It seems to me that, if there were a list of the top 20 writers of Historical Fiction of all time, then women would dominate said list – I could name a dozen myself off the top of my head! My two favourite heroines are Aethelflaed, Lady of the Mercians (brilliantly covered by one of your colleagues!) and Aldgyth, wife of Edmund Ironside – another tough but unsung cookie – who is a heroine to me in a very different way from Aethelflaed.
    But, perhaps it is because, rather than despite, these ‘domestic interruptions’ that you cite that women writers are more able to get into their heroines than thier male counterparts!
    Whatever – you three are superb writers and have give this reader many hours of reading pleasure…..

    • Alison Morton

      Thank you, kind sir!
      And I’m so pleased we give you hours of reading pleasure.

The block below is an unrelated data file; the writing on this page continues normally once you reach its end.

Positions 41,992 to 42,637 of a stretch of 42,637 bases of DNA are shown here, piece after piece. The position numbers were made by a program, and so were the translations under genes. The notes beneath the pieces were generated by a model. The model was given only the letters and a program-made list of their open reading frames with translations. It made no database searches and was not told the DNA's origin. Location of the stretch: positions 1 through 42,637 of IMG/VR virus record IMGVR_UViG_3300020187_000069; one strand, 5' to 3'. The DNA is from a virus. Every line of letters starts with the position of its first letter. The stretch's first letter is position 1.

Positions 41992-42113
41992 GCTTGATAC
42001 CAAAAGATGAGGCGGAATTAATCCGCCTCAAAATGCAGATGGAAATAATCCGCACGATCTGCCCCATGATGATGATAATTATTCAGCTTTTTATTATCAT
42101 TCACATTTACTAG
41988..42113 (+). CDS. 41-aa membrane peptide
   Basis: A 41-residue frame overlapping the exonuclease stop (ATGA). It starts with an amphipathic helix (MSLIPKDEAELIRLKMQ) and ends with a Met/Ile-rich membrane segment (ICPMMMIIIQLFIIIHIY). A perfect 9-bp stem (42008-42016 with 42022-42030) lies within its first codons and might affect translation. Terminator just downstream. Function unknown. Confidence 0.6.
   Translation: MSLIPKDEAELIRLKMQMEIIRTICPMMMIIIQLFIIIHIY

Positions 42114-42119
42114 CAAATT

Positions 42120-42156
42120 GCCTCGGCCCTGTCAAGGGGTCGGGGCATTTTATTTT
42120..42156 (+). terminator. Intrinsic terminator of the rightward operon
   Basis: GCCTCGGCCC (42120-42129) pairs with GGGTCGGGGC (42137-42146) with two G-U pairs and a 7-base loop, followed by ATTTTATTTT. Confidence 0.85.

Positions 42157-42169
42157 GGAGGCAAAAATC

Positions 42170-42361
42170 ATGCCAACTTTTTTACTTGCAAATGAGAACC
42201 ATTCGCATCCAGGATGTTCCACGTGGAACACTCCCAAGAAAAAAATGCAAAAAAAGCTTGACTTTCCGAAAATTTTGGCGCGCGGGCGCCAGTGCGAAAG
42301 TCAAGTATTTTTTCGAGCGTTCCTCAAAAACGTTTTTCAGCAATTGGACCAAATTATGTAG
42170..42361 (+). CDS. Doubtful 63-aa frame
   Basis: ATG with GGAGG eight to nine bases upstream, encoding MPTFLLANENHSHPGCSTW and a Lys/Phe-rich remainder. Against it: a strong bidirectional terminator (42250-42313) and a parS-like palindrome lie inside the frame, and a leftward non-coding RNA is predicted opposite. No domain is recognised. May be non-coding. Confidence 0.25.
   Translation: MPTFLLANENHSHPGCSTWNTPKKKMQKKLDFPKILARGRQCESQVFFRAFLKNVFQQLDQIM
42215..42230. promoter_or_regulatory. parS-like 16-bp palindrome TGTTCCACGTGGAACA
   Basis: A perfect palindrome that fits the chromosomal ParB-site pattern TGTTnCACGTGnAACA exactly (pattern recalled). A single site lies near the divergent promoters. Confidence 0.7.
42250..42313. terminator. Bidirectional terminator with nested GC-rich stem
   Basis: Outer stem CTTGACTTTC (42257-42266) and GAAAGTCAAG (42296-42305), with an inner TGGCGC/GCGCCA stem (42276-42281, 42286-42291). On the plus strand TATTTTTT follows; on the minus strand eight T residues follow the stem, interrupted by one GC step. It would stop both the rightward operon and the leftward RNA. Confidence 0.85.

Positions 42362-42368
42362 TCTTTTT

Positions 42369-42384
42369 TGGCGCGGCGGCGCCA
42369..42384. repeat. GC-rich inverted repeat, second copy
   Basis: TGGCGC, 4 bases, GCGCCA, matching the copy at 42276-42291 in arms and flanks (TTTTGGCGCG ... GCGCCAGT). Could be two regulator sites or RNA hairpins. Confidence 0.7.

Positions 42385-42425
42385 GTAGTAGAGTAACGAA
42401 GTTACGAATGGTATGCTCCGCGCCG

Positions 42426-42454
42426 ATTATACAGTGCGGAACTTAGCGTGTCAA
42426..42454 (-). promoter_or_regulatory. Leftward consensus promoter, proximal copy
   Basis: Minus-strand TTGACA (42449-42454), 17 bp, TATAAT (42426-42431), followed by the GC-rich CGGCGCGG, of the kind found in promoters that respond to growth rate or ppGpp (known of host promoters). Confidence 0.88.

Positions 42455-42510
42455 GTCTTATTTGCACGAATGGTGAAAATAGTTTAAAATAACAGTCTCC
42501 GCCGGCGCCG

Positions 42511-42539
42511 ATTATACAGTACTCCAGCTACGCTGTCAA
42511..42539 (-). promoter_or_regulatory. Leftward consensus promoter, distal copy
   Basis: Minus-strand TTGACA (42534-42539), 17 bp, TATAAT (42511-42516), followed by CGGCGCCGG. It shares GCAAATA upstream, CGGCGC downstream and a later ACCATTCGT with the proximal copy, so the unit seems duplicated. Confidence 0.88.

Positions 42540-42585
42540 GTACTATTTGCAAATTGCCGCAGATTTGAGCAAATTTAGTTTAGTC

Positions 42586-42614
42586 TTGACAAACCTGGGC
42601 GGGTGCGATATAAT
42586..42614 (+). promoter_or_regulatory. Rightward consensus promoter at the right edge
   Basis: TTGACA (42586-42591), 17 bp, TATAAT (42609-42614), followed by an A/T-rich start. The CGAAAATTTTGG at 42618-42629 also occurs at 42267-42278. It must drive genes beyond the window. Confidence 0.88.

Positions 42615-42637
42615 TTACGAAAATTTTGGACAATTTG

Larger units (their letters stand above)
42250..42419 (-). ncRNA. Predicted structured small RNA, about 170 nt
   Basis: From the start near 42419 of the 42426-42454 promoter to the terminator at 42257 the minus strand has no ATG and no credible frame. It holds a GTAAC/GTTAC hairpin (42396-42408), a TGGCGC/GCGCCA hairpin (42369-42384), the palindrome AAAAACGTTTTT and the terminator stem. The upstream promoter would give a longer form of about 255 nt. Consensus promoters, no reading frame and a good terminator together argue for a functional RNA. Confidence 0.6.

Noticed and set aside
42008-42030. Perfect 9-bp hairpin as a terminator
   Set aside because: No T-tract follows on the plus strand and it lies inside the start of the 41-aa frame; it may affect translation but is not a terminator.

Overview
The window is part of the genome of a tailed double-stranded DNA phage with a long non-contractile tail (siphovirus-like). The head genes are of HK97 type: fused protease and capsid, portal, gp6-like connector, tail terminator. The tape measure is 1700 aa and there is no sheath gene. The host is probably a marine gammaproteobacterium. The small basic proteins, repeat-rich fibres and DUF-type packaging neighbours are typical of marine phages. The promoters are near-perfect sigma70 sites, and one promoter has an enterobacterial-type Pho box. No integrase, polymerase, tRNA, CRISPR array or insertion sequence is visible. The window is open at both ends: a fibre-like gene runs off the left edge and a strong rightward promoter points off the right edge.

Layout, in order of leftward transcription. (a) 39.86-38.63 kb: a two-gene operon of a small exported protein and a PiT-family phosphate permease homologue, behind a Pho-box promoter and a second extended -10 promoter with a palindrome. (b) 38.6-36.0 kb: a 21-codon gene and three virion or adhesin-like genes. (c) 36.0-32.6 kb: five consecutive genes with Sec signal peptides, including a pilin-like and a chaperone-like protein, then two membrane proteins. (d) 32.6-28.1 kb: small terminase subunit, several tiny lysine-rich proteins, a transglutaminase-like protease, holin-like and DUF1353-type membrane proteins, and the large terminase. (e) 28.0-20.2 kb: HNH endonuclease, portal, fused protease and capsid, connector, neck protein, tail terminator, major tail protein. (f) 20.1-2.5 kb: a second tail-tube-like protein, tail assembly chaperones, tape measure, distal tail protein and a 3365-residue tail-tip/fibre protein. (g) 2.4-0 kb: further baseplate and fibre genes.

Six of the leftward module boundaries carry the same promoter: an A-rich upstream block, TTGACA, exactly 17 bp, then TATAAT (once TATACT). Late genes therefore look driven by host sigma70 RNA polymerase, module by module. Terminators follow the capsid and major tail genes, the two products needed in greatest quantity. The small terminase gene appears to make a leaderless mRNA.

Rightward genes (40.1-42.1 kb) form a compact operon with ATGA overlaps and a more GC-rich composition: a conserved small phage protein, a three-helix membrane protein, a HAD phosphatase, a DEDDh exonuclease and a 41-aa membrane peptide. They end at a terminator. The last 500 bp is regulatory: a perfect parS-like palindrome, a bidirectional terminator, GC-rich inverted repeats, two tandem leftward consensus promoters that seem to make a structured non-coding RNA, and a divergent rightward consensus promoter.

Our work is done. 😉

    • Richard is one of the leading reviewers for Discovering Diamonds (and prior to this for HNS Indie Reviews) so his opinion is valued indeed! I have a confession to make, though: I find writing female characters really tough, be it Gwenhwyfar in my Arthurian trilogy, Queen Emma, or now Tiola in the Sea Witch Voyages, I much prefer getting to know my male leads!

      • Richard Tearle

        Well, Helen, you wouldn’t know it from the way you have ‘treated’ those three you mention!! and, thank you once again, for your endorsements!!

    • Oh, Richard! Kisses to you! It’s readers like you that make it so fun to write!

  • Thank you Helen and thank you too for submitting such a much needed article on the topic of unfair reviews. Some of the reviews giving one star or two star awards for ridiculous reasons or worse, personal attacks on authors can potentially do so much damage. What a shame these are allowed to get through! I read one the other day which only gave a one star award as the person leaving it “had not yet read the book” That one left me speechless! Do keep writing your brilliant books all of you.